In John Hunt’s book “Suffering through strength” he has drawn various maps and on two of these there was a house labelled “The Assistant Manager’s House”. It was located behind what is now known as the CI Club. I am not sure when the Assistant Manager’s house was built but I presume it was in the 1920s. Unfortunately it is now a ruin.
I first caught sight of this ruin in August 2016 when I was walking along the path to the old European Cemetery. There down the hillside below me I could make out large concrete blocks and pillars peeping out from the dense undergrowth. The ruin was so tantalisingly close but I couldn’t see any way to get down to it. The undergrowth made the ground invisible and as I was alone I made the judgement that it just wasn’t safe to try and reach. How frustrating. I was dying to explore it. Then, in 2017 I returned, this time with my sister-in-law Mily. It was October and now the dry season. What was before formidable dense green undergrowth had now died back somewhat and parts of the hillside that were previously overgrown were now visible. We explored along the cemetery path and found a small opening where we could pick our way down safely.
Well! What a remarkable ruin and it was great experience to be able to explore it. And yet, I feel we only scratched the surface really. I think more was hidden than revealed. With no breeze there in the jungle it was very humid so we maybe only stayed for about 45 minutes. In one spot I spied what I think were some of the original linoleum flooring but couldn’t get to it. Mily found a stamped brick. To give some idea of the terrain, there was just a metre of space between us and an area we wanted to explore and yet we could not get safely across the obstacles that were in our path ie. unstable blocks, rocks and undergrowth.
Photo dated 1952 and labelled “Manager’s House” Source: National Archives of Australia PT2069/11, 2
Another photo taken in 1952 and also labelled “Manager’s House”. Here you can see in the background Flying Fish Cove and Tai Jin House. Source: National Archives of Australia PT2069/11, 2
This was once a very substantial house as the photos reveal. An islander friend told me he had once explored it before it was demolished. It had long been empty and that there were many rooms. It would have been a very comfortable abode in its day with spectacular views over Flying Fish Cove.
For a long time I couldn’t find out too much more about this house. I emailed John and he very kindly provided me with further information below.
The Assistant Manager was also the Chief Engineer. You can see its location on the maps on pages 107 and 195. The CI Club was the Island Manager’s house from 1925 (page 126). In the late 1930s it became the European Club. Late in the 1930s W. B. Jackson was made Island Manager and preferred to live in the settlement past Rocky Point. The Chief Engineer then moved into the house behind the cemetery.
… It was still being occupied in June 1965, when the Minister for Territories, the Hon. Clive Barnes, was photographed there on the balcony with local dignitaries. By the 1970s it had been abandoned and neglected and fell into decay. The decision to demolish it was taken by a meeting of the CI Club members in 1977″.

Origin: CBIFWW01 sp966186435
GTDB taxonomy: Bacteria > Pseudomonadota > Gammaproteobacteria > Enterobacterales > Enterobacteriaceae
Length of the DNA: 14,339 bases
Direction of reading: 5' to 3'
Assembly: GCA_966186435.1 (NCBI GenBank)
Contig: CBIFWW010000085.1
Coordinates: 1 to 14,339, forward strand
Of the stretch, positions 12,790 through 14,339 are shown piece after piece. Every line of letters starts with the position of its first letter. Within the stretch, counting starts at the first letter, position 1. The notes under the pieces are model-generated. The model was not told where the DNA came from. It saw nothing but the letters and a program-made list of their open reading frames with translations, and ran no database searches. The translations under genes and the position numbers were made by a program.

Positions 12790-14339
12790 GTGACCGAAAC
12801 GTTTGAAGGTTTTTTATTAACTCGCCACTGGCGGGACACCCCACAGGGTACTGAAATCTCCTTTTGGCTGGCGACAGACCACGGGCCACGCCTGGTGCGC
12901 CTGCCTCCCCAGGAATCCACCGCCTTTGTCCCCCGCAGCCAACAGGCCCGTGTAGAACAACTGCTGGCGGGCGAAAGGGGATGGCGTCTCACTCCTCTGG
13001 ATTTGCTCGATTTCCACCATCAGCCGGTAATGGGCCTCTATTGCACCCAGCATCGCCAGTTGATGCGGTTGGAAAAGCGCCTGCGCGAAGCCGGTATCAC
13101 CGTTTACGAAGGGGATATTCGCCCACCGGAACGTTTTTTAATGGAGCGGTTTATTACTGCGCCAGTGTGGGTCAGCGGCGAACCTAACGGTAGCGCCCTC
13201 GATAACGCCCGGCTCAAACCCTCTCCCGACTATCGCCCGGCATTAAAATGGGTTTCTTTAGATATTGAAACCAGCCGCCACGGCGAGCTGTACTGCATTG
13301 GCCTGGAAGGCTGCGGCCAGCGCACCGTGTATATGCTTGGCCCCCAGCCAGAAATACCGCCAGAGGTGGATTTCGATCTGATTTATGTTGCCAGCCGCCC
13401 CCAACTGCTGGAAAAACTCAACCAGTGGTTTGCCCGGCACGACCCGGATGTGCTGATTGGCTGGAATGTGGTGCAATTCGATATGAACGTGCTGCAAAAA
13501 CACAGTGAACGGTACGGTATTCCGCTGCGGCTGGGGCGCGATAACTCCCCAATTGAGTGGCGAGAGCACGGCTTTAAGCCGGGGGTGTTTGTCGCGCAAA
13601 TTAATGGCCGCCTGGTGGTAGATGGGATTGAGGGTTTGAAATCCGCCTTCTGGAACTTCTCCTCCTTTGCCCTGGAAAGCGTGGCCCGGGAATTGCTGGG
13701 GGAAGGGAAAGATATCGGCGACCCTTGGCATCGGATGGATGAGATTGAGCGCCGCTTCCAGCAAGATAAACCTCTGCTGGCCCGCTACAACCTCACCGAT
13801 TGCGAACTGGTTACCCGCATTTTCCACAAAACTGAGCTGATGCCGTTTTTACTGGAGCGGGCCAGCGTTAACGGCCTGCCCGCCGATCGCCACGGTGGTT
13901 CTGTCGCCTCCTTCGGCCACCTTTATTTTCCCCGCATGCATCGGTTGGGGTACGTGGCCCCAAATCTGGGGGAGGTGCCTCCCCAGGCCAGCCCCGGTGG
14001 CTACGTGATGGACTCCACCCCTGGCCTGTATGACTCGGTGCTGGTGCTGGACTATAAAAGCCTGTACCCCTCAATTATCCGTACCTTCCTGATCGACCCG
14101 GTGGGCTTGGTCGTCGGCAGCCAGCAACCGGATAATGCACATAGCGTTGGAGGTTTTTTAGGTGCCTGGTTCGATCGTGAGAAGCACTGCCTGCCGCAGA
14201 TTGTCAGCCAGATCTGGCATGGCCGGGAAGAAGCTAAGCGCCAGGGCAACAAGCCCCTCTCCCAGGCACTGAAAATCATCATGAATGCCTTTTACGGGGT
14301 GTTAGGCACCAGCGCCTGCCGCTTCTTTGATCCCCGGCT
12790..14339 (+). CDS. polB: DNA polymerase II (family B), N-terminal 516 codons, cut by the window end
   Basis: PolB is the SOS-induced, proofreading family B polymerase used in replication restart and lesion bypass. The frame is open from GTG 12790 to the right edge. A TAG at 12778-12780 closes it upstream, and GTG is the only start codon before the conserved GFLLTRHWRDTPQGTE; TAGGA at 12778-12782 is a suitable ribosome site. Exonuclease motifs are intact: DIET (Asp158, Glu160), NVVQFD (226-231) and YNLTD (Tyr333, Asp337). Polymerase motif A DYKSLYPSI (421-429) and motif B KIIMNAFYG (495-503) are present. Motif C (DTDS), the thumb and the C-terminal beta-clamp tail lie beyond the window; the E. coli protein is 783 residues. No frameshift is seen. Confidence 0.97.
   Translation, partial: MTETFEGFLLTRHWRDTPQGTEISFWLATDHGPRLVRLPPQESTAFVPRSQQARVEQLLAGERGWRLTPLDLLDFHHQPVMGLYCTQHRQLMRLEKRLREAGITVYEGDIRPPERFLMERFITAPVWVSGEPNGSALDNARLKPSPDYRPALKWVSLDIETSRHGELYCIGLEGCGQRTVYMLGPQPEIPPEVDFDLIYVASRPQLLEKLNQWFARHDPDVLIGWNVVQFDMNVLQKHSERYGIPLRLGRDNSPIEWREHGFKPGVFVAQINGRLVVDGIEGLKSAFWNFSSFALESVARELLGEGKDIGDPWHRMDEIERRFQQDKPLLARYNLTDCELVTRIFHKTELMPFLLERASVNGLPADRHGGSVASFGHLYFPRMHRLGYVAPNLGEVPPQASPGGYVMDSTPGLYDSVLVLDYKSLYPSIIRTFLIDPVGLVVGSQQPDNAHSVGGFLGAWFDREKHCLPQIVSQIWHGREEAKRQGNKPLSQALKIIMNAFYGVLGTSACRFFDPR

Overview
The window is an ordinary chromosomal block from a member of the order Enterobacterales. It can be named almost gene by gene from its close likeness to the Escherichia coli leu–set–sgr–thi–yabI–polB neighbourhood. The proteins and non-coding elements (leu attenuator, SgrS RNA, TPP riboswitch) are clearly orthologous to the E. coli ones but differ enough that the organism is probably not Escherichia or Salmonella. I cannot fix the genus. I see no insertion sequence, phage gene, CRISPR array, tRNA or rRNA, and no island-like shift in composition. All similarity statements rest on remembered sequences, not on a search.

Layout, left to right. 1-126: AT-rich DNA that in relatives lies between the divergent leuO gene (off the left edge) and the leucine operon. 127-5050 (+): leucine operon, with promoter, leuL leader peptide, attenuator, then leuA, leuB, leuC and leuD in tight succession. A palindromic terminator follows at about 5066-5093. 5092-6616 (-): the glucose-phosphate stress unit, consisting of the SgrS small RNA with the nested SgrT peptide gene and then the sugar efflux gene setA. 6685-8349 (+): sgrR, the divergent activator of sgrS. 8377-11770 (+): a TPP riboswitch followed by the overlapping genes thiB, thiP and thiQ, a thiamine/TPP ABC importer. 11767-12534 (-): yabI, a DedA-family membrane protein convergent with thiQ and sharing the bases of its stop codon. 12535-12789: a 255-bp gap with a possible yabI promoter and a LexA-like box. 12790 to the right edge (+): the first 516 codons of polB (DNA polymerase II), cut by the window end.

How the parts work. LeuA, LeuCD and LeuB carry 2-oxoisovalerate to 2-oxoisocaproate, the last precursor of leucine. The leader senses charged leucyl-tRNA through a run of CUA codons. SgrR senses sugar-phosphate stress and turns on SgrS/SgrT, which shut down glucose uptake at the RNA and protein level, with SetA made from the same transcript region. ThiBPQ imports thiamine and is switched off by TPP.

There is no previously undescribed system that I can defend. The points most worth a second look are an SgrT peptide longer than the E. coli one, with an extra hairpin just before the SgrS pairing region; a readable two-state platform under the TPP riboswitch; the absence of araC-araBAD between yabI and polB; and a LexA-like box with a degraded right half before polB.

I then re-focused my searches and came up with another two gems; a view of the house and also a map showing its footprint and the old European cemetery next to it. The house’s identifying number was MQ33 (Married Quarters).
October/November 1937 – Track on Wharf. In the background the Assistant Manager’s/Chief Engineer’s bungalow can be seen (right). The Manager’s bungalow (now known as the CI Club) is to the left. Source: National Archives of Australia R32, CIPC 10/13A
Source: National Archives of Australia N30, 1970-X6B/X9
I found the plan map above interesting because not only did it show the footprint of the Assistant Manager’s house it also showed that there were servant quarters as well; something I had been unaware of. Now amazingly, Peter Pang has just told me of his family living in the servants’ quarters and briefly, childhood memories of the site.
My parents lived at the servants’ quarter behind the house after they got married in 1956 because there was no married quarters available for them at the time. The servants’ quarter was bigger than others on the island. It was meant to be temporary. Dad lived with my uncle and my grandparents in the Kampong in one of the servant quarters before then. When they moved in, Mr Bob Forrester and his family were living in the Assistant Manager’s house. At least 3 other European families lived in that house after; as Dad recalled, there were a Mr Jackson (who managed the hardware/trade store) and his family, then there was a Mr Reid (? who managed the radio station) and his wife … Yes it was a beautiful building. We used to play hide-and-seek under this stilt house [Assistant Manager’s house], around it’s garden and the old European cemetery next to it. Scary! As far as I know, we were the last family to live in the servants’ quarter.
A funny little footnote: A friend of mine who grew up on Christmas Island in the 1970s/80s and now lives in Queensland showed his mum a photo of the Assistant Manager’s House that I had put up in a Facebook group. She then showed him a bookcase that is in her possession that had come from that old house. It now resides happily in Brisbane and is still being used!